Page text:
Black hosts cheaper on Airbnb, US study finds

A study of Airbnb properties available in New York found black hosts charged on average 12 per cent less than non-black hosts.
A study of Airbnb properties available in New York found black hosts charged on average 12 per cent less than non-black hosts. Photo: Getty Images

A recent study released by Harvard Business School professors says black hosts on Airbnb typically charge lower fees than non-black hosts for similar properties, signaling the black hosts may be facing discrimination through the online service.

The study looked at Airbnb members with properties listed in New York City in 2012. On average, non-black hosts charged approximately 12 percent more than black hosts for similar rentals.

Airbnb is a startup that has risen in popularity for letting users rent spare rooms or vacation homes, among other things, from others for short stays. The service is an alternative to hotels and lets owners make extra money renting their properties.

The properties that were compared in the study had similar characteristics and qualities, according to the professors.

"These differences highlight the risk of discrimination in online marketplaces, suggesting an important unintended consequence of a seemingly routine mechanism for building trust," the study said.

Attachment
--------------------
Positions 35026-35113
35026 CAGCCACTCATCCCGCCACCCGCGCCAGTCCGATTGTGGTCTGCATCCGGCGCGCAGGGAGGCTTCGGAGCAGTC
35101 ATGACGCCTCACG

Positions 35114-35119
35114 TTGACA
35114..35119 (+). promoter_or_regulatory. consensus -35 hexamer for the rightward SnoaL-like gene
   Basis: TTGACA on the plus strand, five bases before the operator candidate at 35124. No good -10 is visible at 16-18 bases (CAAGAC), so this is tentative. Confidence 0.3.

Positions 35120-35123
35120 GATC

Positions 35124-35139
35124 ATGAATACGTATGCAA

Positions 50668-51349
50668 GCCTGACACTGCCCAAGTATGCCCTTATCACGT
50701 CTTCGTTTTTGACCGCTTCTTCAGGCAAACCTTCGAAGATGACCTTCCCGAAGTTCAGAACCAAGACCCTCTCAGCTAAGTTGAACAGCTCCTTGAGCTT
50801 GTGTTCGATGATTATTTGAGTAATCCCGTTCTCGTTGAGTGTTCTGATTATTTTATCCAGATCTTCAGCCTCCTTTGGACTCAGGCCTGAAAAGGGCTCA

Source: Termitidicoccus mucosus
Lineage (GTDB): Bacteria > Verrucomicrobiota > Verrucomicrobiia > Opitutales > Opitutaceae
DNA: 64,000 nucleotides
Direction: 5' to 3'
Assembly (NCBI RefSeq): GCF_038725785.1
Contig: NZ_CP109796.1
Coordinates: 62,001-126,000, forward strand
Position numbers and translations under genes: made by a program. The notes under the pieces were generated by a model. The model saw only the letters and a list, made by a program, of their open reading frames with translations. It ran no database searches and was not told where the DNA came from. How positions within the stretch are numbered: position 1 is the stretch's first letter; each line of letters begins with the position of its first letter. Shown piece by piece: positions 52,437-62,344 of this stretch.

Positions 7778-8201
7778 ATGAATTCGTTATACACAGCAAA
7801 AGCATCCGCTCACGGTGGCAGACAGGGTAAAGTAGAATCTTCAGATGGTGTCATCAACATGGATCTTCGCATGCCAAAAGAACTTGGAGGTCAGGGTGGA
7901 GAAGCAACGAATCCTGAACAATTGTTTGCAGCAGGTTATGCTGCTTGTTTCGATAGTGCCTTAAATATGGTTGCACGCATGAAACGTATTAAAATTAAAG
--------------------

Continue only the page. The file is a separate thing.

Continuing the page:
The study's authors said they looked at Airbnb because it is one of the top online services and prominently features photos of users. Other services, such as eBay and Craigslist, do not include such photos.

Also, unlike eBay and Craiglist, users on Airbnb often interact with each other. It is not uncommon for a user to stay at a place while the property owner is there too.

"We understand that pictures help guests accept the Airbnb model, including staying in a property with, or offered by, a stranger," the study said. "Forgoing host pictures would likely reduce some guests' willingness to use Airbnb."

The San Francisco startup responded to the study by pointing out that the information is outdated by two years and only looks at one of Airbnb's 35,000 cities. The company said it is committed to diversity.

"We are committed to making Airbnb the most open, trusted, diverse, transparent community in the world and our Terms of Service prohibit content that discriminates," Airbnb told tech website Recode.

Airbnb has not announced any plans to make changes to the way members list their properties.

LA Times

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